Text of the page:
"Or -- I thought Elizabeth," Neal said. "If you asked her."
"I have a better idea," Peter said. "I'll explain later. You want to tell me about your cache?"
Neal swallowed. "Look, there's no way to trace the New York one back to me. If I give you an anonymous tip, promise you'll let me help clear it out. I need to -- "
"Handle everything, so there's a reason for your prints to be on it," Peter finished.
"Yeah. And there's something there I need to get. It's mine," he added, seeing Peter's face. "Nothing stolen. Some stuff that belongs to me."
Peter nodded. "That tip?"
Neal shoved a smaller, torn piece of paper at him -- an address and a storage unit, and the words "Missing Raphael."
Peter's jaw dropped.
"The Raphael?" he asked. Neal looked away, pointedly. "Okay then. Tomorrow morning, we'll take the tip."
"What about the food?" Neal asked.
"I'll take care of it," Peter assured him. He looked at the list. "This is going to be...a process, isn't it?"
Neal was still looking away. He nodded.
"Neal, are you embarrassed?" Peter asked curiously. Neal glanced at him briefly. "This is a good thing. Just calm down, okay? We'll work through it. I'll help you."
"Thanks," Neal muttered.
"I'm going home. Tomorrow, nine sharp," Peter told him, and folded up the list and the tip together, tucking them into his pocket.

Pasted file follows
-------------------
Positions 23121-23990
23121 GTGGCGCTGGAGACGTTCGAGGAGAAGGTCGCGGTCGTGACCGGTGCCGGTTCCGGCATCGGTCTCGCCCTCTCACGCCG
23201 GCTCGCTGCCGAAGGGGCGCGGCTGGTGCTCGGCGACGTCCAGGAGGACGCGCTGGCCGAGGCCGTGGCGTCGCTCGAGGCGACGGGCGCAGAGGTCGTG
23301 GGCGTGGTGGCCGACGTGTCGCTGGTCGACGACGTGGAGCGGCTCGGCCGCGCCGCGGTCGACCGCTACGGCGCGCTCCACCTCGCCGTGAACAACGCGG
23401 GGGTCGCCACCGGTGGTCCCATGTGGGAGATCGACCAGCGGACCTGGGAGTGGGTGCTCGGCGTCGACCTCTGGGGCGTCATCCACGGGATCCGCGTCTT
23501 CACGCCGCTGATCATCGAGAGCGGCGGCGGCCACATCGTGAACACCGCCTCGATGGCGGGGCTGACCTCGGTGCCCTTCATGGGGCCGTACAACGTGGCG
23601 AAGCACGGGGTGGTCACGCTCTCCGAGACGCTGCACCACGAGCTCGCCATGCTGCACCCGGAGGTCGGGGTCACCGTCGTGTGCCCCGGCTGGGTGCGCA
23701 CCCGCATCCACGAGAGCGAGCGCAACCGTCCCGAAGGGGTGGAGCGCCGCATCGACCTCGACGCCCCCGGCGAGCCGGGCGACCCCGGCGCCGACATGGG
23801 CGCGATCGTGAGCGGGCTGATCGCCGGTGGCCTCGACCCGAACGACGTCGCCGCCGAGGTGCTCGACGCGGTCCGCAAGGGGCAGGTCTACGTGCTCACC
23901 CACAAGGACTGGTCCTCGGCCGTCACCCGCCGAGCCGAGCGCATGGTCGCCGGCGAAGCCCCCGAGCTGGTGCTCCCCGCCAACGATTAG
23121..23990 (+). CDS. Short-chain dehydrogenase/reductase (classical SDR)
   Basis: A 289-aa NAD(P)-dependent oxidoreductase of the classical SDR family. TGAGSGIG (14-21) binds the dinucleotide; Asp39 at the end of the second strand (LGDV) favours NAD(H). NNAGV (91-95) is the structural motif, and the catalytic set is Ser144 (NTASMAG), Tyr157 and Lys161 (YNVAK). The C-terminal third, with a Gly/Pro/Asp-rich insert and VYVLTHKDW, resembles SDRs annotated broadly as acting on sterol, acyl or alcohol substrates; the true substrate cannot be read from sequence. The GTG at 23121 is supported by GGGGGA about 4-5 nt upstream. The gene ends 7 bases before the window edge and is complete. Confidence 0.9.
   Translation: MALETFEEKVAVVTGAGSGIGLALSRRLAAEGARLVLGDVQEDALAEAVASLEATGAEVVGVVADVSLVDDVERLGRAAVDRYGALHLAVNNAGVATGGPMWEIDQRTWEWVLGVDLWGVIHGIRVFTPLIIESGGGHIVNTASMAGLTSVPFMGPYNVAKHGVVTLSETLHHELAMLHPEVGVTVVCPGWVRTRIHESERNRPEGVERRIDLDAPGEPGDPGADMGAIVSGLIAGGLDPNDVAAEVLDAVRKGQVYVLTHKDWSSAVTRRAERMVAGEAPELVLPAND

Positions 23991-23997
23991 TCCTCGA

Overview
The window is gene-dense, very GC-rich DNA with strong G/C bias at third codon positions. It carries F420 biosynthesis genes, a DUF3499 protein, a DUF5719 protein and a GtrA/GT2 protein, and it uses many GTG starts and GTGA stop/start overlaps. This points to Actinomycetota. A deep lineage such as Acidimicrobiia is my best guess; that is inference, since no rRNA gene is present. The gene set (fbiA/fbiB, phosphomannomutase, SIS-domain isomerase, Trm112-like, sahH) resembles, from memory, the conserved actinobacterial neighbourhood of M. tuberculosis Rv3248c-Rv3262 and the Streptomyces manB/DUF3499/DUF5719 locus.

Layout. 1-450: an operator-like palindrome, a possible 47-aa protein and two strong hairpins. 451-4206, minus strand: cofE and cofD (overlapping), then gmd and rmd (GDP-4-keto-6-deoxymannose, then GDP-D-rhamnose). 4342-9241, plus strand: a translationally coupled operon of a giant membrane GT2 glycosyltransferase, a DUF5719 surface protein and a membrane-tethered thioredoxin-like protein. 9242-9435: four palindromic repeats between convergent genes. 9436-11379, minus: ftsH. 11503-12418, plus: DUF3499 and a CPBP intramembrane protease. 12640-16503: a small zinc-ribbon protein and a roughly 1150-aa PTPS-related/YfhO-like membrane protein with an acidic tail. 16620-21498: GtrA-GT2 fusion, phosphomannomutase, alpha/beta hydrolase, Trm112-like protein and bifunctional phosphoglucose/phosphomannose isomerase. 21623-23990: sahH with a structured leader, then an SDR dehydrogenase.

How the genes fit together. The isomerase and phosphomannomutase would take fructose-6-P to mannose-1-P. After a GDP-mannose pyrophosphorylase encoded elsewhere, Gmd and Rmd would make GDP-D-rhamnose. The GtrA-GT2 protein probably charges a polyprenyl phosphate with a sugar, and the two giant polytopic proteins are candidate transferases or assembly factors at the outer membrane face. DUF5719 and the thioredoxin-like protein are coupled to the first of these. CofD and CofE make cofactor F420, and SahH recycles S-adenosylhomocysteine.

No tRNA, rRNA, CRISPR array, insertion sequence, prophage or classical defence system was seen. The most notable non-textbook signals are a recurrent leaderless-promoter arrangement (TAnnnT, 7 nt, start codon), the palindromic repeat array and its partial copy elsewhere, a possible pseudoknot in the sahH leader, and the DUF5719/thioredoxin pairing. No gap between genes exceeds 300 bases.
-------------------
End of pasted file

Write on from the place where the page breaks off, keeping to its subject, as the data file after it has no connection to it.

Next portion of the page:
The next morning, Neal woke at six to someone knocking on his door.
He rolled out of bed and smoothed his hair down, calling "Keep your pants on!" as he pulled a shirt over his head. When he opened the door, Elizabeth was standing there.
"Hi," he said, surprised.
"Hi," she answered, giving him the biggest, widest grin he'd ever seen as she brushed past. "In here, guys!"
Neal watched as two more people entered, one carrying an enormous box and the other a ton of grocery bags.
"Everything on the table," she said, gently moving his sketchpads and brush pots aside. "Thanks," she added, tipping them and shooing them out.
Neal stared at all the food covering his table. "What...?"
"This is your standing two week grocery order," she told him, patting his cheek. "All the information's on the invoice, you can call them and tell them what you need. Or I think there's a website."
Neal peered into the box. "Are we having a meat party?" he asked. She laughed.
"Ground beef, steak, chicken, pork loin, chops, and some lamb as a treat," she said, unpacking it and opening his freezer. She wrinkled her nose. "Neal, you can't keep lettuce in the freezer."